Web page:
Morrisville parents want to keep their neighborhood school
Posted April 5, 2010 10:52 p.m. EDT
Updated April 6, 2010 12:44 a.m. EDT
Raleigh, N.C. — A group of Morrisville parents who support the Wake County Board of Education’s neighborhood-schools concept say they fear proposed assignment changes could send their children to a school farther from home.
Parents in the Breckenridge and McCrimmon at the Park neighborhoods say they have a neighborhood school and are happy. Now they've learned that their traditional-calendar option could change to Weatherstone Elementary School. The parents say the school is farther away than Cedar Fork Elementary School, where their children currently attend.
"We just want a neighborhood school like we have had in the past,” parent Elizabeth Benjamin said. “Weatherstone does not make sense. It is double the distance from our neighborhood.”
Hundreds of parents signed a petition Monday evening stating that they don't want their children attending Weatherstone.
"(Weatherstone) is almost 10 miles away from home,” parent Shuyun Mu said.
The proposed assignment change comes weeks after the school board voted to move to community-based schools and away from the district's longstanding busing policy to achieve socioeconomic diversity, which allows no school more than 40 percent of students receiving free- or reduced-price lunches.
The Morrisville parents WRAL News spoke with Monday said they support the board’s direction but so far, their changes are not giving them a better choice.
"They have reassigned us to a non-neighborhood school, which is very upsetting,” Benjamin said.
Newly elected school board member Deborah Prickett said the assignment changes affecting Breckenridge and McCrimmon at the Park neighborhoods appear be an un-intended consequence of board’s vision of community schools.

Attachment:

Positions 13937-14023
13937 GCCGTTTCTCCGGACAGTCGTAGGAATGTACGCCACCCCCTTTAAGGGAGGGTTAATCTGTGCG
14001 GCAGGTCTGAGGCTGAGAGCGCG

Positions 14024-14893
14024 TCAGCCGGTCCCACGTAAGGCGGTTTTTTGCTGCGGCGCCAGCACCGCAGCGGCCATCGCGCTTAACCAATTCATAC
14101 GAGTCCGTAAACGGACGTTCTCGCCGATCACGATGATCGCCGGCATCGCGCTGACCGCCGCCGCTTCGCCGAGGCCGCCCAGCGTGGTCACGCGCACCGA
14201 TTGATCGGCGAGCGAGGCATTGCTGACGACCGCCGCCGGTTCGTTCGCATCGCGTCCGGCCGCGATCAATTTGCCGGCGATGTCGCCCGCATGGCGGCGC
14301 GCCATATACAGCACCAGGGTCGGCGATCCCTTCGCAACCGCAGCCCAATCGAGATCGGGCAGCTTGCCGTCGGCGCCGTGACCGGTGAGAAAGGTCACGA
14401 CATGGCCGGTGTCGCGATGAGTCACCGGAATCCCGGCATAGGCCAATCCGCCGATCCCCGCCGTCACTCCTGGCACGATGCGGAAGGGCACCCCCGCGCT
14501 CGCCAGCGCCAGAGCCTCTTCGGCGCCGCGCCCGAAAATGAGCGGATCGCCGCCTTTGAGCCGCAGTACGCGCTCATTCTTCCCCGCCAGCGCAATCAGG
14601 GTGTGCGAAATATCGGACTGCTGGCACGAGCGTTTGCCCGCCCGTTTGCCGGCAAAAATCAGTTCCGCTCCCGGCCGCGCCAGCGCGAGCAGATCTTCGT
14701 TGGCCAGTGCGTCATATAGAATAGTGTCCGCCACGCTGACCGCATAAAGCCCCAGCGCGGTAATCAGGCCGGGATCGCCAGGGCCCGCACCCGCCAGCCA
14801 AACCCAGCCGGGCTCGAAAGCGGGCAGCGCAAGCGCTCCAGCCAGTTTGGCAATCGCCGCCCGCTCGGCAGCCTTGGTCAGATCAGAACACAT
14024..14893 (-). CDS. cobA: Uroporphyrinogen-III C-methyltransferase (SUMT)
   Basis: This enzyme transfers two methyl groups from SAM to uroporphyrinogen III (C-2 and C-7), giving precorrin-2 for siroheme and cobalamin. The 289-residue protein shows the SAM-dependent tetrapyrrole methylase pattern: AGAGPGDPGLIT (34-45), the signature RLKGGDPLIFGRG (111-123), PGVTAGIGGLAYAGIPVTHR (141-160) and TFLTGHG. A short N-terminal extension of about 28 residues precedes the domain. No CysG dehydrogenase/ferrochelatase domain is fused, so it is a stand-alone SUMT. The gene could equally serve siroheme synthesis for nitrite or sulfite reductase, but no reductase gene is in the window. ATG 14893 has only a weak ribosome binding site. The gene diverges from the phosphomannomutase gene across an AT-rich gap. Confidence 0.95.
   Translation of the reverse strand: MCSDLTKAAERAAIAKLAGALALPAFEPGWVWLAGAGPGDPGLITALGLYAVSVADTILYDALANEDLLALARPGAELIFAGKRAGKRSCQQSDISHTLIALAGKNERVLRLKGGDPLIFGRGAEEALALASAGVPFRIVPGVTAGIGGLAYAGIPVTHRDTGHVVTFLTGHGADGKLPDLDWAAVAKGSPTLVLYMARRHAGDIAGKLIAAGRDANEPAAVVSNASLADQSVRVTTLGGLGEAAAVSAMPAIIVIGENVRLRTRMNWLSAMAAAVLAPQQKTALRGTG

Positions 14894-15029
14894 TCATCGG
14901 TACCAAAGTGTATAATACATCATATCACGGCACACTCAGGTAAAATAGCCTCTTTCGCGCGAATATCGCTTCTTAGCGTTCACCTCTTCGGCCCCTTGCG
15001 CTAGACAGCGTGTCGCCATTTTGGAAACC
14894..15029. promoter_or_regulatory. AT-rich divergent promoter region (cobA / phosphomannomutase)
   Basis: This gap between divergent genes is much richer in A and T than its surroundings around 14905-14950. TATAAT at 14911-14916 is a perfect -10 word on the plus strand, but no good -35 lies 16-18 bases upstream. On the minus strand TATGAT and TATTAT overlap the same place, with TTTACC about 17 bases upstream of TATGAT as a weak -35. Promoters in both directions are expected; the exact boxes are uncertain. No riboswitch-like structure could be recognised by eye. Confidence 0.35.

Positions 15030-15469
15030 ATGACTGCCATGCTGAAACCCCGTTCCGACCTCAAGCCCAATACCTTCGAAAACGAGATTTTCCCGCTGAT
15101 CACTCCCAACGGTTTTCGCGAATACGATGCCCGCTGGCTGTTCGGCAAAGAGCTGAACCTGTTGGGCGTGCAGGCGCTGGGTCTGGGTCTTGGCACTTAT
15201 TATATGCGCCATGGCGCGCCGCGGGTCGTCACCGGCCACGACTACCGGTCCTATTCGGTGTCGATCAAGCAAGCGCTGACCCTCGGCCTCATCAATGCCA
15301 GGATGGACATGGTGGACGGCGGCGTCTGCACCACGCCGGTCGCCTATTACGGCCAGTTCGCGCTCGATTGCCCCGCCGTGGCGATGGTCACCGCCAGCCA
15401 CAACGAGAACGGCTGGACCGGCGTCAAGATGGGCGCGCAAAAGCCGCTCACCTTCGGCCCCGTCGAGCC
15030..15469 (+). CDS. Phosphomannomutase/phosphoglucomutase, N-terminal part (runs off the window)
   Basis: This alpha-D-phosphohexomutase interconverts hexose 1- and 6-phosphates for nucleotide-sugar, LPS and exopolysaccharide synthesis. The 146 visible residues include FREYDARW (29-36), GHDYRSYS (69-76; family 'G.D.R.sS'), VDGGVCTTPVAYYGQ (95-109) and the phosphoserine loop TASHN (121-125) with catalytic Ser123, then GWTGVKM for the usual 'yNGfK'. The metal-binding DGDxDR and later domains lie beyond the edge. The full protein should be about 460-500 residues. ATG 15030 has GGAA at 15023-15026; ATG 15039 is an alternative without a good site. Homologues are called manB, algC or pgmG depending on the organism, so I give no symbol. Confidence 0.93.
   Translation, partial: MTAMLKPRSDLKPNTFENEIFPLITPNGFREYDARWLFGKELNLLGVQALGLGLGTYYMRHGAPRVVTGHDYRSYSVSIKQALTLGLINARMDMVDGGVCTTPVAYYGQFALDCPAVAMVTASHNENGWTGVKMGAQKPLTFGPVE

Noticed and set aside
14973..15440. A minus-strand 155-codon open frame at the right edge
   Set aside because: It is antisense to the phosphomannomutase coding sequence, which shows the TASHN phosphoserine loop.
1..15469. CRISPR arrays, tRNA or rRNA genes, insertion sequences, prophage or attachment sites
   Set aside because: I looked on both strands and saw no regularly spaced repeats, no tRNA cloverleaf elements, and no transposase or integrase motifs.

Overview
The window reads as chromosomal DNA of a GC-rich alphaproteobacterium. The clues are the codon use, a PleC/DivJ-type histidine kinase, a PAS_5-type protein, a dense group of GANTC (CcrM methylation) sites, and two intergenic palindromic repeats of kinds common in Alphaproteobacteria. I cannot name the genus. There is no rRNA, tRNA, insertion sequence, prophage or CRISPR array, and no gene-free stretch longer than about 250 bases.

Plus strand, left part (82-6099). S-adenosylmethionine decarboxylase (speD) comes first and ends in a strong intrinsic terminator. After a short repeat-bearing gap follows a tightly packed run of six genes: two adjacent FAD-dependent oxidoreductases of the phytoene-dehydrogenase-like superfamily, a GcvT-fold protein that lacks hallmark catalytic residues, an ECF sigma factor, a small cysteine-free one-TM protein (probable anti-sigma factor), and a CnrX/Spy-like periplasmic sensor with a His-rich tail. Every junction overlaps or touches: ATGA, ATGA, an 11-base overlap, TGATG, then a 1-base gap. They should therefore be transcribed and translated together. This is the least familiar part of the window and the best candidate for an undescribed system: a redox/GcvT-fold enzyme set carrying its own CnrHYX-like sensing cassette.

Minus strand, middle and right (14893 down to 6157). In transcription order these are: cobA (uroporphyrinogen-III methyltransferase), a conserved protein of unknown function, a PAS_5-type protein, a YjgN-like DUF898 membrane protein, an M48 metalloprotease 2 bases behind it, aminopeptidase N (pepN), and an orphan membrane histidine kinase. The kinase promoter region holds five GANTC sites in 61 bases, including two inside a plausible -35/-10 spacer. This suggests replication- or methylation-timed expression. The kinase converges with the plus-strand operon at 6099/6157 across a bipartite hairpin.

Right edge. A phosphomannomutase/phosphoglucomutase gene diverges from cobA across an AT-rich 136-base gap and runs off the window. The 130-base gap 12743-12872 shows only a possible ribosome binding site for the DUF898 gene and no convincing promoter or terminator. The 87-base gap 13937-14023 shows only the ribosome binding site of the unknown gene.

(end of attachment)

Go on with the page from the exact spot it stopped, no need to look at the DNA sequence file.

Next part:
"It is like a domino effect. As you pull one thing and change one thing, it impacts something else,” Prickett said.
Prickett understands why the parents are upset, and said she plans to address their concerns.
"I am not in favor of them going to Weatherstone. That is what I am advocating for,” she said.
A final vote on community-based student assignment is on the agenda for the school board's meeting Tuesday.
Those who wish to attend can claim a voucher for seating beginning at 10:30 a.m. at the system's Administration Building, 3600 Wake Forest Road.
There will be 153 vouchers available, based upon the capacity of the board meeting room.
As people leave the room, vouchers will be recycled and additional people will be allowed inside.
Tuesday's meeting will be the second time the school board uses tickets to control crowd size. At its last public meeting, on March 23, board chairman Ron Margiotta said he set time limits on public comments and implemented the ticket policy to adhere to building fire codes and other safety concerns.